Take the 2-minute tour ×
Stack Overflow is a question and answer site for professional and enthusiast programmers. It's 100% free, no registration required.

My dilemma is as follows:

I have a custom subclass of UIImage (I've added some serialization methods i.e. initWithCoder, encodeWithCoder), and I would like to apply my custom subclass as a variable to a UIImageView, or at least a subclass of UIImageView.

As you are aware, UIImageView has a variable called "image", that is of type UIImage. I'd like to override this variable with my subclass.

My goal is to have a UIimageView that will respond to archivedDataWithRootObject without crashing with the encodeWithCoder message is sent to the variable image. If there is a smarter way to get there, I'm open to suggestions.

Thank you!

[edit] I think one possible route is through some type of casting...However:

UIImage *image = [[UIImage alloc] init];
MLImage *mlImage = [[MLImage alloc] init];
mlIamge = (MLImage*)image;

When I mouse-over mlImage after the second line executes, I can see that it is of type MLImage. However, even with the cast, after the third line executes mlImage becomes a UIImage. What do I need to do to change the type of image to MLImage? [/edit]

share|improve this question

1 Answer 1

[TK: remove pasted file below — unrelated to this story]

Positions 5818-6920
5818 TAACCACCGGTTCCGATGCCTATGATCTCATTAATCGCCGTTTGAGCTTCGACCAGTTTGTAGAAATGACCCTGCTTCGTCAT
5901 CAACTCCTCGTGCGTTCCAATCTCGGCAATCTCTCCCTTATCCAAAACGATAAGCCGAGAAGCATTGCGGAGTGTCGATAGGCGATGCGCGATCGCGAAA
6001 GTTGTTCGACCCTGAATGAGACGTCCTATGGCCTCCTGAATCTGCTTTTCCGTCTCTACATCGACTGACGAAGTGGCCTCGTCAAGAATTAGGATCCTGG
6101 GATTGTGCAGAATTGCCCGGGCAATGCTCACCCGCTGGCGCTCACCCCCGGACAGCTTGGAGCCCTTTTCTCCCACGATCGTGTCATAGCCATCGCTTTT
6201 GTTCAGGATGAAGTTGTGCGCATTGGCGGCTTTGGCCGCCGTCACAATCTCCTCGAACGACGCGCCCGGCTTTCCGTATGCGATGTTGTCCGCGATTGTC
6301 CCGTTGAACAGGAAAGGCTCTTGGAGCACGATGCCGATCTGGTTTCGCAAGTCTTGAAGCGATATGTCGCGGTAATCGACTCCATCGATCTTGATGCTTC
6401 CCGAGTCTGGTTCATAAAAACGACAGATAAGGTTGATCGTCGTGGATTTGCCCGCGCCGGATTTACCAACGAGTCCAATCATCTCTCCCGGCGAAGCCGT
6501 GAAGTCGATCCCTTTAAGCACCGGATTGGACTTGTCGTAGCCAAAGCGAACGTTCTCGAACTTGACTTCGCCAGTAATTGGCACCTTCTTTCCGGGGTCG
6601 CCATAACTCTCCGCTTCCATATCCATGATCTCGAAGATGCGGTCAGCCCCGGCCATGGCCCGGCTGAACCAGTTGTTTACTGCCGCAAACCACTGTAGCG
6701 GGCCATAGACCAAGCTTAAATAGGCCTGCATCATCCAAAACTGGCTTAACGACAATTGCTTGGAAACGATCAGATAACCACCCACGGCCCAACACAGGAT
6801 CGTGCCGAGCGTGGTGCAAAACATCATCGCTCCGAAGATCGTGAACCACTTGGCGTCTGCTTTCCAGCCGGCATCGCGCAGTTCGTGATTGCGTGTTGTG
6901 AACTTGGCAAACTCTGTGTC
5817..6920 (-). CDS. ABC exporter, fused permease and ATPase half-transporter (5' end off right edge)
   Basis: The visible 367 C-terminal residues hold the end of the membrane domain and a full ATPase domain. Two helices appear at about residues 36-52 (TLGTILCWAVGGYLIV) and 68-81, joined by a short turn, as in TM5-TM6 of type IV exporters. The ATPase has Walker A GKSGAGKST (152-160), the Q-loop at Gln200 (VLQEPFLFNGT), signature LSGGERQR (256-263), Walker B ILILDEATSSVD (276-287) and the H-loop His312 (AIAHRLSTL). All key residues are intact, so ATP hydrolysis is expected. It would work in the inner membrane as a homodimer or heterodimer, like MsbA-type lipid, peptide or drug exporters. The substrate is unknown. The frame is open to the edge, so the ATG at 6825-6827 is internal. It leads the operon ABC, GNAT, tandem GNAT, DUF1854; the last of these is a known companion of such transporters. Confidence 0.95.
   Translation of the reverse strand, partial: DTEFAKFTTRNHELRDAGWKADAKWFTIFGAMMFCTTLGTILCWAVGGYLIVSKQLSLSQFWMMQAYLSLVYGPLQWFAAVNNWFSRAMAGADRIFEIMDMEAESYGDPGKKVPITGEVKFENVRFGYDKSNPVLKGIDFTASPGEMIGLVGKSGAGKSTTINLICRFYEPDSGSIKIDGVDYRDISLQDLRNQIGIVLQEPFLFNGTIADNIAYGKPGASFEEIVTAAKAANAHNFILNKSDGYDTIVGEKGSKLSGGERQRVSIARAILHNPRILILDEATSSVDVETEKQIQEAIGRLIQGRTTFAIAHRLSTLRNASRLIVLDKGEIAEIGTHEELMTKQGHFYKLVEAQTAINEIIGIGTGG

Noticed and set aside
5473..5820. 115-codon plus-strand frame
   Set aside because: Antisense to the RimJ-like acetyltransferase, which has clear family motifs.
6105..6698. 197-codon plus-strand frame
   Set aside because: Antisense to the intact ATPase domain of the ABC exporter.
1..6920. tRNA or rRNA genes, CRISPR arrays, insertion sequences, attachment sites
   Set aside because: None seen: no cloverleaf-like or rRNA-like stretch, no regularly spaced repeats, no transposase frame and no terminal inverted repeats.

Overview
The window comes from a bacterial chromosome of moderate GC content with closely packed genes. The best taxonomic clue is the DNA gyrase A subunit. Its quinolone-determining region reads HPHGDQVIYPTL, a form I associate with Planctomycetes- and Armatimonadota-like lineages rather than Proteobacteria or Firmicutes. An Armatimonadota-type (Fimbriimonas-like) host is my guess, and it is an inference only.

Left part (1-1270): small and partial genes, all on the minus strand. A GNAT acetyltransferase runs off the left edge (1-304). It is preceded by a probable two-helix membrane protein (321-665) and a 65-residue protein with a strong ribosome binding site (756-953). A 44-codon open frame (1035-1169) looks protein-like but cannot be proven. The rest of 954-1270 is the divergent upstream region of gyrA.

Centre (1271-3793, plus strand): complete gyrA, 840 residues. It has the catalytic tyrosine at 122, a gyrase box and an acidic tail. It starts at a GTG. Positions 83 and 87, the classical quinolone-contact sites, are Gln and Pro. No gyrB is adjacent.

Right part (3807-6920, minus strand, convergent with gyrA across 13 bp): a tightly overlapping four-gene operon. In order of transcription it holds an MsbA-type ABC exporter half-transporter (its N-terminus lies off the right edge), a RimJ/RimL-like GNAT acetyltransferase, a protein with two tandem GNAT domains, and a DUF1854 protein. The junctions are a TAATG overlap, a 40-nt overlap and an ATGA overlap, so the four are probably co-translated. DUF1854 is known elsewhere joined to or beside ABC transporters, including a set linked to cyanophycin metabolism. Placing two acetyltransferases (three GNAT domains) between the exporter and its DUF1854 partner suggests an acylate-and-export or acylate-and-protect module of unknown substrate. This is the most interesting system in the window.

up vote 1 down vote accepted

Be careful with your terminology. It's not possible to override a property—the UIImageView will still have its own image property, it won't be replaced. You're trying to override the accessors (-image and -setImage:).

And you're right, casting is a better route. But your example has a problem: that cast is illegal. When you do [[UIImage alloc] init], you're creating an object of type UIImage. Nothing is going to change that, including your cast. Casting is a way of telling the compiler (in your case) "I know you think that this UIImage* is, well, a UIImage, but it's really a MLImage." In this case, that's a lie, since it really is a UIImage—you allocated it right there.

What you can do, though, is stick an actual MLImage into the image property of a UIImageView. For example:

MLImage *myImage = [[MLImage alloc] init];
myView.image = myImage;

And then somewhere else:

MLImage *myImage = (MLImage *)(myView.image);

And you'll get back your custom image object. But it has to have been an MLImage in the first place.

share|improve this answer

Your Answer


By posting your answer, you agree to the privacy policy and terms of service.